Important Tips for Advisors Looking To Capitalize on AI

First, a quick housekeeping item. This article will not address the artificial intelligence (AI) investment thesis. More on that is available here and for those that need a thrill, check out the pop by Nvidia (NASDAQ: NVDA) in after-hours trading on May 24.

With that out of the way, let’s discuss how registered how registered investment advisors can harness the power of AI to improve their practices and client relationships. Advisors shouldn’t be reluctant about AI nor should they be fearful of it. Either of those attitudes risk putting advisors behind their rivals and data suggest plenty of your competitors are embracing AI or plan to do so.

“We all know that artificial intelligence (AI) will change the way we work, if it has not done so already. In fact, 99% of financial advisors surveyed by Accenture said AI will play a role in the future of financial advice,” notes VanEck. “This is not surprising considering that embracing technology has always been an important part of growing an advisory business.”

An easy starting point for advisors in terms of conceptualizing the benefits of AI is to think of as additive to practice efficiencies. That’s relevant because data confirm tech-savvy practices experience higher compound annual growth rates in terms of assets, clients and revenue relative to tech-reluctant competitors.

The Right Ways of Deploying AI in Advisory Practices

As noted above, AI can bring new efficiencies to practices, including automation of tedious, time-consuming back-office tasks and adding a new layer to client service. AI chatbots can be used to answer very basic client inquiries, provide portfolio updates though not advice and schedule appointments.

Advisors can use AI to assist with more complex tasks, such as marketing and content ideas – the latter of which many advisors dread.

“AI can be a great place to start when creating ideas for content, so much so that it was used to help brainstorm for this blog. Start with an idea and try a few different prompts, and then use the ideas it generates to help write blogs, video scripts, social posts, and more. While AI can help generate ideas, it should not be used for content creation yet,” adds VanEck.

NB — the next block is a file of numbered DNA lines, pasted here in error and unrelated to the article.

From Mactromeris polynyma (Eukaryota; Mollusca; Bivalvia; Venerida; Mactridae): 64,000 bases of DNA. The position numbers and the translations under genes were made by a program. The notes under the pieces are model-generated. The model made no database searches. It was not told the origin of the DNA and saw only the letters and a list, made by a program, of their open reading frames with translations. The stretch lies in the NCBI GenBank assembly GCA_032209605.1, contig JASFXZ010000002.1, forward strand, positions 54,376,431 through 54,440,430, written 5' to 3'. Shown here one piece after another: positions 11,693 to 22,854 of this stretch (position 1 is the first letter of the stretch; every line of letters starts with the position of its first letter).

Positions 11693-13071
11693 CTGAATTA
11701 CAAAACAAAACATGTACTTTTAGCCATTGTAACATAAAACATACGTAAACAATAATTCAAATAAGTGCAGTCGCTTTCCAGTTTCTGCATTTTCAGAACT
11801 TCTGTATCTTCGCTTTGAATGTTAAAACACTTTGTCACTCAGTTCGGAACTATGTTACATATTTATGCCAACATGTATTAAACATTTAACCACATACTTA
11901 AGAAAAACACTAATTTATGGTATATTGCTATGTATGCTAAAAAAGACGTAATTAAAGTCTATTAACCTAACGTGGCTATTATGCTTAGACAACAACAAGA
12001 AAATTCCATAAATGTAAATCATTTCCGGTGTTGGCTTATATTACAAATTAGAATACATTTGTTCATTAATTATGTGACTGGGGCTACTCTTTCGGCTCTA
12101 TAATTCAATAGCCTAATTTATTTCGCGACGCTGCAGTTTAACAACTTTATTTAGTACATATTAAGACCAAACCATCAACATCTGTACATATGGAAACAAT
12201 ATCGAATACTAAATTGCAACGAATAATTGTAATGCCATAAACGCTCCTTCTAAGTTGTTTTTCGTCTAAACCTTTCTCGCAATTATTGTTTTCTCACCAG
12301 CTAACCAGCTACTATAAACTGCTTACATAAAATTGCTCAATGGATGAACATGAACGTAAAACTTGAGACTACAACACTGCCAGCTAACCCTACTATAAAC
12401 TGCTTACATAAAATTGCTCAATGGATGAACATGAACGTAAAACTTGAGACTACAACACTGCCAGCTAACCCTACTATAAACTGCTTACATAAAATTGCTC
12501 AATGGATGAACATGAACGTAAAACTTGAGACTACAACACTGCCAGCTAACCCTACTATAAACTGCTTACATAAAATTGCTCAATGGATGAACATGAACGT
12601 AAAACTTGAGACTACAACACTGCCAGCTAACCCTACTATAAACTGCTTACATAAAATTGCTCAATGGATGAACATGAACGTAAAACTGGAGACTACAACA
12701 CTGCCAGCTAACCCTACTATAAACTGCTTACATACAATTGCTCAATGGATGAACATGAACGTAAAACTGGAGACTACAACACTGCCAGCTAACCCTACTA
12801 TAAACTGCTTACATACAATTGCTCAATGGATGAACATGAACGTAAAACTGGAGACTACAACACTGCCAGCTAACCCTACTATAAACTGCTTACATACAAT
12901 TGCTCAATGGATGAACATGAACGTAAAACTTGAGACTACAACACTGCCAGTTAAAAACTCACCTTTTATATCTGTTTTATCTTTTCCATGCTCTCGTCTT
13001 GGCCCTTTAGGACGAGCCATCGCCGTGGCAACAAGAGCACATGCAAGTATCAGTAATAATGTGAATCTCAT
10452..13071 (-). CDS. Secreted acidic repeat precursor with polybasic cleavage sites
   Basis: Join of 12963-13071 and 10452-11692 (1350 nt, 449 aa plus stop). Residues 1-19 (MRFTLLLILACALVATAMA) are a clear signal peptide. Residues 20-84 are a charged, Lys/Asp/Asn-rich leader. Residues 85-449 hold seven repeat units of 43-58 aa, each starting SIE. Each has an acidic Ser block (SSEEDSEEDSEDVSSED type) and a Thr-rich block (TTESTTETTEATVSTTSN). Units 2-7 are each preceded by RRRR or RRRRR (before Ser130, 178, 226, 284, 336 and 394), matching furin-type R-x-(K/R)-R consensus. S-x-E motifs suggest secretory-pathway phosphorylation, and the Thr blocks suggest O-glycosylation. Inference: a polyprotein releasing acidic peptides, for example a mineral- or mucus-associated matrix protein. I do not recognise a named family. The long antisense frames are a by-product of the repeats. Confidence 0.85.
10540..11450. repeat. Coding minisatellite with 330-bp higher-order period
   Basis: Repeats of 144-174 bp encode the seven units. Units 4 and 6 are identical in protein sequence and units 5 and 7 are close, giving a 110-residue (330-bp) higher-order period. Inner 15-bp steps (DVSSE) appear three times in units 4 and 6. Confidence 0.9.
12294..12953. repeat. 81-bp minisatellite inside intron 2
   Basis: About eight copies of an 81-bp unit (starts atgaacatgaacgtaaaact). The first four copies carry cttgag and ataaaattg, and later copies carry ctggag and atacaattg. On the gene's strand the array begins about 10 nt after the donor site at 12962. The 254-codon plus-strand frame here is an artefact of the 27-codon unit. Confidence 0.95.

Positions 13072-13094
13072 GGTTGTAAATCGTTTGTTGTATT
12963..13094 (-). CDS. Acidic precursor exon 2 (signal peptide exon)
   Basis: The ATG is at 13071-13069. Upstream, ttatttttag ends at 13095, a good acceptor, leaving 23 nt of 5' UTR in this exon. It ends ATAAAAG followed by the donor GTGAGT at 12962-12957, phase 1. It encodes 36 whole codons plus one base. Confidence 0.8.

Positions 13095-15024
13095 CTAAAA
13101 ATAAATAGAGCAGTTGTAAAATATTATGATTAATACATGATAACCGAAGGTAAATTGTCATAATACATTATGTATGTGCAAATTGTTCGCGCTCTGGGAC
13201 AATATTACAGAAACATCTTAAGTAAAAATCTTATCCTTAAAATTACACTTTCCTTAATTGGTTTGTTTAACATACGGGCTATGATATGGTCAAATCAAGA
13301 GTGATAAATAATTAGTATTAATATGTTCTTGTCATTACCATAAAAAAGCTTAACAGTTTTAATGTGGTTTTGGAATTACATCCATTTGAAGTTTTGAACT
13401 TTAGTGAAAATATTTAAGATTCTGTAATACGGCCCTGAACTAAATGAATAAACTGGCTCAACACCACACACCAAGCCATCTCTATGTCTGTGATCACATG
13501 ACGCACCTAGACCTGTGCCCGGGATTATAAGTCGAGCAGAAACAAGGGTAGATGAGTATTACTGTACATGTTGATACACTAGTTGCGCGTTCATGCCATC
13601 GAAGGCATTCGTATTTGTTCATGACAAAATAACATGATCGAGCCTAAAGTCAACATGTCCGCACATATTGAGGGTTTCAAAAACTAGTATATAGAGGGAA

Another potentially appealing application of AI in advisory practices is as an added cybersecurity safeguard and as a fraud detection tool. Those pursuits don’t improve client returns, but they do increase client service and security.

Don’t Use AI for the Following

As noted at the start, there is an AI investment thesis and a compelling one at that. However, buying AI-related stocks and funds is a much different ballgame than using the technology as a primary research tool or as a securities selection mechanism.

Advisors should err on the side of caution and realize the AI technology they have access is likely not advanced enough to make sound investment decisions. There’s a 99.99% chance an advisor should NOT use AI to choose investments for clients.

Another “don’t” with AI is using for content creation, particularly external or client-facing content. AI concepts such as ChatGPT can whip up a decent 100- or so word missive on a variety of topics, but chatbots’ prose isn’t advanced enough to pen longer pieces.

Other areas of AI avoidance include using it for confidential tasks and decisions that require a human footprint.

“AI technology lacks the emotional intelligence and ethical judgment necessary to make certain sensitive business decisions. Areas such as relationship building and managing staff require a human touch to ensure fairness, equity, and compliance with legal requirements,” concludes VanEck.

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